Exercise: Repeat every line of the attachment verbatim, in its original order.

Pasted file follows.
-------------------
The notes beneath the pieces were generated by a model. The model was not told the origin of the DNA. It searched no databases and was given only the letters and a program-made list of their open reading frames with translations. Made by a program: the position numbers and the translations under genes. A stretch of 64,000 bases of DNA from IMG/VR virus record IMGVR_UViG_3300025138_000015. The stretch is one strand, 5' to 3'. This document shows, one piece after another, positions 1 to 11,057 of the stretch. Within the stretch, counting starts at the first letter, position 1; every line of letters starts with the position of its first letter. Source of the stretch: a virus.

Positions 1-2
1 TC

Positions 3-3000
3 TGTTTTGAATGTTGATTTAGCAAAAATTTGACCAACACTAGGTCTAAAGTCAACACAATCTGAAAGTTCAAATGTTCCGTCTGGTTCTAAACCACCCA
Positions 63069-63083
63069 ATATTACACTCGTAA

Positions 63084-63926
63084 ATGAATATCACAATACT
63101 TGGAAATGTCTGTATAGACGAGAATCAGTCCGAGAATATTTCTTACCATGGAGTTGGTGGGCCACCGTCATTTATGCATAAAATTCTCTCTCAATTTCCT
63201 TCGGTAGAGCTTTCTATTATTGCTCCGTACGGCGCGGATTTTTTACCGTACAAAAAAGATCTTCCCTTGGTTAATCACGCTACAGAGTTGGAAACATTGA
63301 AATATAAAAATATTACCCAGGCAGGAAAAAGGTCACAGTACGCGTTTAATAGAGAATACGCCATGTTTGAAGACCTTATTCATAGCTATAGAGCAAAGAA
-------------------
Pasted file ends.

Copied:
The notes beneath the pieces were generated by a model. The model was not told the origin of the DNA. It searched no databases and was given only the letters and a program-made list of their open reading frames with translations. Made by a program: the position numbers and the translations under genes. A stretch of 64,000 bases of DNA from IMG/VR virus record IMGVR_UViG_3300025138_000015. The stretch is one strand, 5' to 3'. This document shows, one piece after another, positions 1 to 11,057 of the stretch. Within the stretch, counting starts at the first letter, position 1; every line of letters starts with the position of its first letter. Source of the stretch: a virus.

Positions 1-2
1 TC

Positions 3-3000
3 TGTTTTGAATGTTGATTTAGCAAAAATTTGACCAACACTAGGTCTAAAGTCAACACAATCTGAAAGTTCAAATGTTCCGTCTGGTTCTAAACCACCCA
Positions 63069-63083
63069 ATATTACACTCGTAA

Positions 63084-63926
63084 ATGAATATCACAATACT
63101 TGGAAATGTCTGTATAGACGAGAATCAGTCCGAGAATATTTCTTACCATGGAGTTGGTGGGCCACCGTCATTTATGCATAAAATTCTCTCTCAATTTCCT
63201 TCGGTAGAGCTTTCTATTATTGCTCCGTACGGCGCGGATTTTTTACCGTACAAAAAAGATCTTCCCTTGGTTAATCACGCTACAGAGTTGGAAACATTGA
63301 AATATAAAAATATTACCCAGGCAGGAAAAAGGTCACAGTACGCGTTTAATAGAGAATACGCCATGTTTGAAGACCTTATTCATAGCTATAGAGCAAAGAA